“This is a strong framework and the EU has the heft and democratic values to hold the platforms to account, regulate the reach of disinformation and protect the free speech of the users,” legal director Sarah Andrew said.
European Parliament member David Cormand, who sits on its internal market committee, said the legislation is a “step in the right direction” but lacks the ambition to “regain power over our digital services.”
For the past decade the EU has taken the lead worldwide in trying to grapple with the power of Big Tech, for example slapping billions in antitrust fines on Google, but critics believe the method has been too cumbersome and has done little to change behavior.
The EU has also ordered Apple to pay billions of euros in back taxes to Ireland, but that decision was quashed by the bloc’s highest court.
Tuesday’s moves in Brussels come as regulators around the world have increasingly become concerned about the financial and social power of Big Tech.
US authorities have taken up the call, with several major antitrust cases targeting Google in addition to a legal bid to strip Facebook of its Instagram and WhatsApp products.
Britain’s government was on Tuesday also expected to announce proposed legislation to tackle “online harms” by introducing the threat of fines for internet giants.


Oil remains near multiyear highs as energy crunch continues

Oil remains near multiyear highs as energy crunch continues
Updated 5 sec ago

Oil remains near multiyear highs as energy crunch continues

Oil remains near multiyear highs as energy crunch continues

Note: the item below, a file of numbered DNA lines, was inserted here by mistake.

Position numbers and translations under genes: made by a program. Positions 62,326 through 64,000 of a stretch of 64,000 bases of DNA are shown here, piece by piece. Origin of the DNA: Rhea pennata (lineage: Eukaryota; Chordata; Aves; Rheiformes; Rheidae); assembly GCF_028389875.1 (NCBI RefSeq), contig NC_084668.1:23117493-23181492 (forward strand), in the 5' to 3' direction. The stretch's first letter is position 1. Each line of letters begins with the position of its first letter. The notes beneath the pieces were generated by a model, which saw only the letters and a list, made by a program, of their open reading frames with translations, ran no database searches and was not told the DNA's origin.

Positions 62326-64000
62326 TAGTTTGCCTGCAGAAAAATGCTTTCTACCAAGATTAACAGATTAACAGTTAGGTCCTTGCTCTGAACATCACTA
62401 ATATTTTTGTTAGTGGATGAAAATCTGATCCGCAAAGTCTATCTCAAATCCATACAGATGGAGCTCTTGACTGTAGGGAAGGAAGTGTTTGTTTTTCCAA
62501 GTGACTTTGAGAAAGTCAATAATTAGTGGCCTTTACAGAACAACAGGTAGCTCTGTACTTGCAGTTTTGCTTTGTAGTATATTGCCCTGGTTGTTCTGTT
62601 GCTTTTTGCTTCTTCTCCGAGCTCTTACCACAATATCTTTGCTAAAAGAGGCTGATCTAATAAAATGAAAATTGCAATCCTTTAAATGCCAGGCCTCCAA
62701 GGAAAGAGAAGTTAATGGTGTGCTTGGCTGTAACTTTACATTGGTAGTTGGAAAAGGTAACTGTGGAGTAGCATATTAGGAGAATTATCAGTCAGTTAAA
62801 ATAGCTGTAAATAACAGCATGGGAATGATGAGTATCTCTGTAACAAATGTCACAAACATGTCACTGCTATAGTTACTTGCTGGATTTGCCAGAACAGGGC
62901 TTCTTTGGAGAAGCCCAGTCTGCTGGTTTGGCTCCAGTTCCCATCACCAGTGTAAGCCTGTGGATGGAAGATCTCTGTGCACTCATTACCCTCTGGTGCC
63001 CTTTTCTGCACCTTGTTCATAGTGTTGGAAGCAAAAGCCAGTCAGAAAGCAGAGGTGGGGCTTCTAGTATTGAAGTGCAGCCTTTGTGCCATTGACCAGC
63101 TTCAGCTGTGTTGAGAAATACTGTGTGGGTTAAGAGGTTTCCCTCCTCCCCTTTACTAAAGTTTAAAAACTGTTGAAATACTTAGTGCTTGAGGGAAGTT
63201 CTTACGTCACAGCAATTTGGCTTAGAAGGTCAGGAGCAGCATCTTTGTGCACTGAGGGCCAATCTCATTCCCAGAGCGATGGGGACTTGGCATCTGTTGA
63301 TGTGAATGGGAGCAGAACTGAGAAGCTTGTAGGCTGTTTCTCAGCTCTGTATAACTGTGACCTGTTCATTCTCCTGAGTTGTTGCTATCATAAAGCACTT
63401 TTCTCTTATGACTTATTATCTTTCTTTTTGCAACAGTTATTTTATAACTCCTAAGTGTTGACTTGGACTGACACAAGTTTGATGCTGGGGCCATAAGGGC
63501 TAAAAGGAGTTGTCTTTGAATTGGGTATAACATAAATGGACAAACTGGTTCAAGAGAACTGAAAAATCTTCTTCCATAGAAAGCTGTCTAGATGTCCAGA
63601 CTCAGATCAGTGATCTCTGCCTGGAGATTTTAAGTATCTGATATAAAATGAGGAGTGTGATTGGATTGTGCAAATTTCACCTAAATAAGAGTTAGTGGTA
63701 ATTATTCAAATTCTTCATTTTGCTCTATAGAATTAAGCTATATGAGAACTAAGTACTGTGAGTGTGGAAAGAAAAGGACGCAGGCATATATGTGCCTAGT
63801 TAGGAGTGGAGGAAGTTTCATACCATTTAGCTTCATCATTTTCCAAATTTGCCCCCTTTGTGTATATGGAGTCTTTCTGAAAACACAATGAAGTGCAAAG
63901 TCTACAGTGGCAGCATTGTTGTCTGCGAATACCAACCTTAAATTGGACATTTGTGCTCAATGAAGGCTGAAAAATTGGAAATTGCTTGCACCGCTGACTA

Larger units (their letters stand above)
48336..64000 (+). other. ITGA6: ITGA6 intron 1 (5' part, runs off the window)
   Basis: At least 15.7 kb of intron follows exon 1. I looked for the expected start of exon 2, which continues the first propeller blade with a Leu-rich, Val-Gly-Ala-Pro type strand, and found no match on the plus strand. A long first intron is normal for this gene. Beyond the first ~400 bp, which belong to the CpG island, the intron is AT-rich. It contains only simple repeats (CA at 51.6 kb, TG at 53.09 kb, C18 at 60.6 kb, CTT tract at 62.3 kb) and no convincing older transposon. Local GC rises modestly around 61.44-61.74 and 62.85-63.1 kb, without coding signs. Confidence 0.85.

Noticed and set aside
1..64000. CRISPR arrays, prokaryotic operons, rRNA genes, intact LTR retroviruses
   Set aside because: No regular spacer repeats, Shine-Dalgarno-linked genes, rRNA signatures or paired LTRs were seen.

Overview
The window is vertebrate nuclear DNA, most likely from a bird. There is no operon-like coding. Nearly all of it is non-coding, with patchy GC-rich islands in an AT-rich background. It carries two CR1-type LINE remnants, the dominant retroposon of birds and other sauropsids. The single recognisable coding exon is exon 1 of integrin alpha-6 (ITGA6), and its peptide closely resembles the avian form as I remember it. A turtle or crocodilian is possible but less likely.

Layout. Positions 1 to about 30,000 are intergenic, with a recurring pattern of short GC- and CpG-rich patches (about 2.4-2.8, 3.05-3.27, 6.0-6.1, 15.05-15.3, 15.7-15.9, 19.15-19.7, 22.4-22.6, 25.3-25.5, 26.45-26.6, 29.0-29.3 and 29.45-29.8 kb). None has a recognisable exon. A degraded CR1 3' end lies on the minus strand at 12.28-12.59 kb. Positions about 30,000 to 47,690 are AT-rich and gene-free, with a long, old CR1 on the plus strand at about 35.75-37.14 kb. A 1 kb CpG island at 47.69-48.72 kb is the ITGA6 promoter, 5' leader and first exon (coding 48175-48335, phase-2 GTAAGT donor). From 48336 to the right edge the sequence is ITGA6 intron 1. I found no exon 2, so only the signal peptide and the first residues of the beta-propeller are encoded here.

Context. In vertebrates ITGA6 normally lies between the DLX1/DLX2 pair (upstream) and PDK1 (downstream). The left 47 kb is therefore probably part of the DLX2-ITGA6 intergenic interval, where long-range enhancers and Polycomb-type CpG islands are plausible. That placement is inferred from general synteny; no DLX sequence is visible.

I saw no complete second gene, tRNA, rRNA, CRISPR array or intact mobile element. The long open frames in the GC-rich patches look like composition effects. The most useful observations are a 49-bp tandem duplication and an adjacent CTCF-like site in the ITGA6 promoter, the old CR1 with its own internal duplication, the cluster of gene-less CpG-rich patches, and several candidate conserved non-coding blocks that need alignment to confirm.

NEW YORK: Oil edged higher on Tuesday and was near multiyear highs as an energy supply crunch continued across the globe, while falling temperatures in China revived concerns over whether the world’s biggest energy consumer can meet domestic heating needs.

The Brent crude benchmark rose 34 cents to $84.67 a barrel by 11:11 a.m. EDT (1511 GMT). US West Texas Intermediate futures rose 46 cents to $82.90 a barrel.

Prices have been climbing the last two months. Since the start of September, Brent has risen by about 18 percent, while WTI has

gained by around 21 percent. “Supply-demand balances show that the market is experiencing a supply deficit, which is spurring deep inventory draws and driving prices upward,” said Louise Dickson, senior oil markets analyst at Rystad Energy.

“This market tightness is expected to extend into most of 2022, and crude oil demand will only catch up with crude supply by the fourth quarter of next year.”

With temperatures falling as the northern hemisphere winter approaches and heating demand increasing, prices of oil, coal and natural gas are likely to remain elevated, traders and analysts said.


Greece, Egypt, Cyprus sign energy deal with Europe in mind

Greece, Egypt, Cyprus sign energy deal with Europe in mind
Updated 19 October 2021

Greece, Egypt, Cyprus sign energy deal with Europe in mind

Greece, Egypt, Cyprus sign energy deal with Europe in mind
  • The deal concerns the "interconnection" of the neighbours and transfer of electricity to their respective networks, Greek prime minister said
  • The announcement comes as countries around the world face an energy crisis, with the prices of natural gas, oil and coal rising

ATHENS: Greece, Cyprus and Egypt on Tuesday signed an electricity agreement that could include Egyptian solar power and potentially supply power to other European countries.
The protocol was signed during a meeting between Greek Prime Minister Kyriakos Mitsotakis and the presidents of Egypt, Abdel Fattah El-Sisi, and Cyprus, Nicos Anastasiades, in Athens.
The deal concerns the “interconnection” of the neighbors and transfer of electricity to their respective networks, Mitsotakis said.